The promises and limitations of law in guaranteeing freedom in Africa: The right to a RevolutionPosted: 30 June, 2021 Filed under: Eduardo Kapapelo | Tags: African Charter, Christof Heyns, crimes against humanity, democratic order, dictatorial governments, fair elections, genocide, human rights, human rights violations, international crimes, Lome Declaration against unconstitutional changes of government, peace and security, political violence, post-indepedence, recourse, revolution, State violence, struggle approach, violence Leave a comment
Author: Eduardo Kapapelo
Centre for Human Rights, University of Pretoria
One of the main objectives of international and regional law is to maintain peace and security. It has been reasoned that where there is peace and security, humanity stands a better chance to protect individual rights and freedoms. On account of the importance of peace and security at national, regional and international level, States agreed to criminalize those who engage in violent conduct or seek to change governments through the use of violent force. Yet, is it a coincidence that in many dictatorial governments with atrocious human rights records, opposition leaders are often charged of attempting to unconstitutionally change the government of the day? This contribution seeks to discuss the right to a just-revolution and how existing laws promise freedoms but is limited in delivery when it comes to dictatorial governments. In this contribution, a just-revolution is defined as a revolution to overthrow a government of the day whose rule is characterised by gross human rights violations or international crimes such as crimes against humanity and genocide. Do citizens have a right to a just-revolution?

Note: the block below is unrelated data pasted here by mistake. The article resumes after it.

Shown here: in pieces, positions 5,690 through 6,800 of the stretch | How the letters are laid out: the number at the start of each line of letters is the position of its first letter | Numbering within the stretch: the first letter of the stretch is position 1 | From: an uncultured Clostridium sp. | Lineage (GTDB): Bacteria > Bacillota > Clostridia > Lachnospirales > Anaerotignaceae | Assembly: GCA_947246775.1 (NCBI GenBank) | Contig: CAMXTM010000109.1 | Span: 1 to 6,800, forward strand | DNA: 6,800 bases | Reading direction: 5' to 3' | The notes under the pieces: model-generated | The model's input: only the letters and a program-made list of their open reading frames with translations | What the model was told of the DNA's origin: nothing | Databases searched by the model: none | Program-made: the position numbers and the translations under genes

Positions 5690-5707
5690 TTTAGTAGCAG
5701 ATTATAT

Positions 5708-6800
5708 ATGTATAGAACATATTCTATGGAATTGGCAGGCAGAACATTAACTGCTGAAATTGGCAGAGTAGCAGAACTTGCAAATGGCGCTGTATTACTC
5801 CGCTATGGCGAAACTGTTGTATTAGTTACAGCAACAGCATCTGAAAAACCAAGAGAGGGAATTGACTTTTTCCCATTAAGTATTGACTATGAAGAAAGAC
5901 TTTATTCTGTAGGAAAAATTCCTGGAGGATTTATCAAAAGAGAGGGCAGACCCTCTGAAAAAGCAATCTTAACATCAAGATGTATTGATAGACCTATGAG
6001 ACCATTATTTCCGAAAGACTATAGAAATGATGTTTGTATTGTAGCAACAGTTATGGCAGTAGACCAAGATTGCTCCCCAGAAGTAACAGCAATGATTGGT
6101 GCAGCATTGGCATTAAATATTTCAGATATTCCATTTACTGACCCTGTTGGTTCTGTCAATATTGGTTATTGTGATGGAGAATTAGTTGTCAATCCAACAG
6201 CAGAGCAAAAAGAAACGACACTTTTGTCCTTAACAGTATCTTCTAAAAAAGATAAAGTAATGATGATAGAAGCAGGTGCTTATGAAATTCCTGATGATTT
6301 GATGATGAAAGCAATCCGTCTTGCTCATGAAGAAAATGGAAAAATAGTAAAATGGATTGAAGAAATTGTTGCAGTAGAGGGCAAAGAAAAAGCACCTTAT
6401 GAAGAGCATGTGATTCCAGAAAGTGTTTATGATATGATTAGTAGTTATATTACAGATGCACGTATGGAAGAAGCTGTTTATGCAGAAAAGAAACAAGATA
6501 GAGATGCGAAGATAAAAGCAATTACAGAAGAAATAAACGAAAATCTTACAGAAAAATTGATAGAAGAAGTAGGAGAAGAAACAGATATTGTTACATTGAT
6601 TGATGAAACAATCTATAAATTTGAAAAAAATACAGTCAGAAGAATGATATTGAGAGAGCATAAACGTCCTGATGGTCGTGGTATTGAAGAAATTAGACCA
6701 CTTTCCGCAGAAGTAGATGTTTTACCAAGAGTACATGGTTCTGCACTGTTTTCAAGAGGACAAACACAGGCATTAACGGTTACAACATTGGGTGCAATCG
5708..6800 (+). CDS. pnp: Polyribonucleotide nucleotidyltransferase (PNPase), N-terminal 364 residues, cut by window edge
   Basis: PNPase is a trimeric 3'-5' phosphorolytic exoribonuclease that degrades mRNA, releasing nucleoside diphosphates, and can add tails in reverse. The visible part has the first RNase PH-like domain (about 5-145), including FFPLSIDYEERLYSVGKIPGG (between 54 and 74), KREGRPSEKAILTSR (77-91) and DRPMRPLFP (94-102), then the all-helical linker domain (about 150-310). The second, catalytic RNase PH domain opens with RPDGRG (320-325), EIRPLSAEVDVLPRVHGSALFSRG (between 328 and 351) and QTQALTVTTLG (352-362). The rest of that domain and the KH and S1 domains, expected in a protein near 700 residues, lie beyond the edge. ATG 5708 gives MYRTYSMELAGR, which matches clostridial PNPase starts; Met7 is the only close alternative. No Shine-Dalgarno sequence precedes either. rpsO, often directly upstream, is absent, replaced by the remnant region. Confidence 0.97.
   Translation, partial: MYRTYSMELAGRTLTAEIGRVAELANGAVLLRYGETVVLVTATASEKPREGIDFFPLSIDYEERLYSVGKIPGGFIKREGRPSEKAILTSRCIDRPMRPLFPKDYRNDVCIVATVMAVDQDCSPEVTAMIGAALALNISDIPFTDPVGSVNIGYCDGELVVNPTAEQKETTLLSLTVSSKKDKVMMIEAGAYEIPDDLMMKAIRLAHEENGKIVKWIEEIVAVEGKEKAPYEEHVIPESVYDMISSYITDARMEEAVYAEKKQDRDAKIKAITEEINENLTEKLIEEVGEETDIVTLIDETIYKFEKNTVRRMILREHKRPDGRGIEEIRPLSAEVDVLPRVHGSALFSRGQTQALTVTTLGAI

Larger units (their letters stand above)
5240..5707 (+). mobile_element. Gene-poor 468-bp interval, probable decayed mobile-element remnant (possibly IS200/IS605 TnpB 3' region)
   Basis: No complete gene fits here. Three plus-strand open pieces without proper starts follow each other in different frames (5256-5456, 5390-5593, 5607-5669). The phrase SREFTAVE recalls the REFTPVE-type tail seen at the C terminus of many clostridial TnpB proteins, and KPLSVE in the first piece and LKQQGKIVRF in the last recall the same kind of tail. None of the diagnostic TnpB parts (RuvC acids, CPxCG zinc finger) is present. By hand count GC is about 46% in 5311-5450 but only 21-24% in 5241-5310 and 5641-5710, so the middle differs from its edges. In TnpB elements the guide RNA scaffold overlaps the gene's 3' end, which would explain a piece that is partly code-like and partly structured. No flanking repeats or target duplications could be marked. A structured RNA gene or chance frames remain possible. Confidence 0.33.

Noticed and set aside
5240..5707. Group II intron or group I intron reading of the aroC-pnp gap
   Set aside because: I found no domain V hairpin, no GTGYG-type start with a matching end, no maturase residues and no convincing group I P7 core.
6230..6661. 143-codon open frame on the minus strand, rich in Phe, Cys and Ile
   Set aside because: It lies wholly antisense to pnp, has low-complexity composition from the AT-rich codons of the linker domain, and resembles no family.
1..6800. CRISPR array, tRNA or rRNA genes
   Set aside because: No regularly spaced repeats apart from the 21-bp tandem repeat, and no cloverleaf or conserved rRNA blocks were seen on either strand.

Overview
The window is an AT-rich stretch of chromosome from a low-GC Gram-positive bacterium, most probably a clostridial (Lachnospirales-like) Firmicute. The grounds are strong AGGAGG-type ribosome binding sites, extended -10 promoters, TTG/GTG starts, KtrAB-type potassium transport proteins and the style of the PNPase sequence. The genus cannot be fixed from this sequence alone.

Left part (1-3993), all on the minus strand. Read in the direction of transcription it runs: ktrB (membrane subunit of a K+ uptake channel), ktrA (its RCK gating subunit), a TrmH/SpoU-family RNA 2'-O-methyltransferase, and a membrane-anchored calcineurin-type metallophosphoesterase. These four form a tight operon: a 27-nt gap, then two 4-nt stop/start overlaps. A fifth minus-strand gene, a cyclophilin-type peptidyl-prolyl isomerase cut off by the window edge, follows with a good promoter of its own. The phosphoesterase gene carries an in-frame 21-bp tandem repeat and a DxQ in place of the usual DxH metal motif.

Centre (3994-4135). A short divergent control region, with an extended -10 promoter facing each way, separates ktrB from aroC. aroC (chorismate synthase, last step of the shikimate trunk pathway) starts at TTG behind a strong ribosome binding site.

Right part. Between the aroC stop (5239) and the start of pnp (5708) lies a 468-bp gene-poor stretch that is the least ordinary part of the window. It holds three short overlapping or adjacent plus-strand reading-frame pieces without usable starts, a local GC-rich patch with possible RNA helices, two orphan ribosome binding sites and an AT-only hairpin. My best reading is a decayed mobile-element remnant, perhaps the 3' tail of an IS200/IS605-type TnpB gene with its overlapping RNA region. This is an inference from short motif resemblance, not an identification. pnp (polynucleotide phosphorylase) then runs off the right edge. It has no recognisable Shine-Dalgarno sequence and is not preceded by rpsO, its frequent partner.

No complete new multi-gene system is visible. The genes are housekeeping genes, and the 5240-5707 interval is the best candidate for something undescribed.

Critical analysis of Pan-African Parliament’s resolution on peace and security in AfricaPosted: 10 October, 2020 Filed under: Masalu Masanja | Tags: Africa, African Court, African People, African Union, Article 17, AU Constitutive Act, CEWM, conflict, Continental Early Warning Mechanism, economic integration, lack of expertise, Pan African Parliament, Pan-African Parliament, PAP, peace and security, Peace and Security Council, PSC, stumbling blocks, violence, war 2 Comments
Author: Masalu Masanja
LLM (HRDA) student, Centre for Human Rights, University of Pretoria
The Pan-African Parliament (PAP) is among the nine organs of the African Union (AU) established with the aim of ensuring the full participation of African people in the development and economic integration of Africa. This purpose is anchored under Article 17 of the of the AU Constitutive Act. One of the objectives of PAP is the promotion of peace and security on the continent. In terms of its mandate, PAP is limited to consultative and advisory power within the AU. Its full-fledged legislative power is provided for under the Protocol to the Constitutive Act of the African Union on the Establishment of the Pan-African Parliament (Malabo Protocol), which is yet to come into force. This opinion piece seeks to examine critically the resolution on peace and security with a specific focus on the Continental Early Warning Mechanism (CEWM).